Resumes have been important to writers forever. Writing a strong one could really help you land better gigs.
I don’t think a resume is important for writers anymore.
- I don’t believe anyone actually reads resumes anymore. I’ll send my resume out on job ads that say a resume is an absolute requirement. Otherwise, I’d never think to include it in my pitches or marketing to prospective clients. I believe even the job-ad posters skip right over the resume and look at your pitch or your clips, anyway.
- Resumes are boring. Seriously. “Joe freelanced for Modern Refrigeration Magazine from 2002-2009″…zzzzz. Is that really putting you in the best light?
- Resumes don’t tell much about how good of a writer you are. You might have worked as a staff writer somewhere for years, where you were always considered the weak link in the writing team.
- Increasingly, markets don’t care about your track record. If you’ve got a couple of solid clip links you can email, you’re good, especially with online markets. Many editors and marketing managers don’t have time to study your entire career — they read a couple clips and decide you’re good for it.
For now, a short bio. When I’m asked for a resume, unless it’s a job-ad robot Web site where I can’t progress without attaching my resume file, I direct the prospect to look at my short bio on my Writer site. I believe it is far more compelling and enlightening in describing my background. It’s less than a page long, despite my having been at this for about 20 years, so it mercifully sums up a lot, fast.
The bio format allows you to simply tell the story of your writer’s journey — where you’ve written for, the type of work you do, the type of writing you enjoy.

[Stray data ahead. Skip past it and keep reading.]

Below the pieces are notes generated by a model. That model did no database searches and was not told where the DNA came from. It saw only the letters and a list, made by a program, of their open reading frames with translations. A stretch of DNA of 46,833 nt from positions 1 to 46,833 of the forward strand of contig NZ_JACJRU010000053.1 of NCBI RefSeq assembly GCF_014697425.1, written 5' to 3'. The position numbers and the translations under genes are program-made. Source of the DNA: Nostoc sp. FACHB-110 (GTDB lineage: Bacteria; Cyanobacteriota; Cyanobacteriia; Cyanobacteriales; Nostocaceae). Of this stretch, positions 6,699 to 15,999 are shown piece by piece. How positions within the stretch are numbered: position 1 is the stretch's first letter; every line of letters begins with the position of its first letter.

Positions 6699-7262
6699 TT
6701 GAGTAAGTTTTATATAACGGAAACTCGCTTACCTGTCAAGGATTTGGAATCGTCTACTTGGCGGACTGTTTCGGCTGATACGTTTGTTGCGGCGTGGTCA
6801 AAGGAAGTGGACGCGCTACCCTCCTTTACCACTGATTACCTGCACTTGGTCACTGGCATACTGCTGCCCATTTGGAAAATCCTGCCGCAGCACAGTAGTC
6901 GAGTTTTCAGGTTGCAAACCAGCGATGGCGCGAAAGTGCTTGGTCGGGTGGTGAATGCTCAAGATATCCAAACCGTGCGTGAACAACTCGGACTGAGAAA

People like to read stories way more than they like to read lists of jobs you’ve had previously. The bio format also makes it easier to throw any awards you’ve won up near the top. I find many prospects are easily impressed by awards, so getting them up high is a good move.
Also, the bio format allows you to top your story with the best credits you’ve got. There’s no compulsion to put things in chronological order.
For instance, I once wrote a couple articles for the college edition of the Wall Street Journal (before the Internet, darnit). I’m going to say it was about a decade ago. But in a bio, I could put that in the first line, since it’s such a smokin’ hot credit. On my resume, it’s so long ago it wouldn’t even make the second page — which as we all know is a page nobody reads.
In the future, both resumes and bios look to be headed for the scrap heap. New, cooler ways of acquainting people with what we do are emerging.
One I recently learned about is Labels.io. Still in beta, this site allows you to present your experience in a concise, nifty graphical package. You create a bunch of quick tabs labeled by past client. You give it a top paragraph to introduce the package, and you’re set. Load in some key words on jobs you’d like to be found for and presto — it’s easy for prospects to locate you and verify you have the experience they want with a couple of quick clicks.
I’m confident Labels won’t be the only graphical alternative-resume idea we’ll see in the next couple of years.
As someone who’s had to review resumes and hire writers myself (edited an alternative paper in San Pedro, Calif., for a year or so early in my career), I can say I look forward to the changes. Resumes are dull, and at this point the Internet ought to offer a better way for us to get hired.
This post originally appeared on the WM Freelance Writer’s Connection.
Photo via Flickr user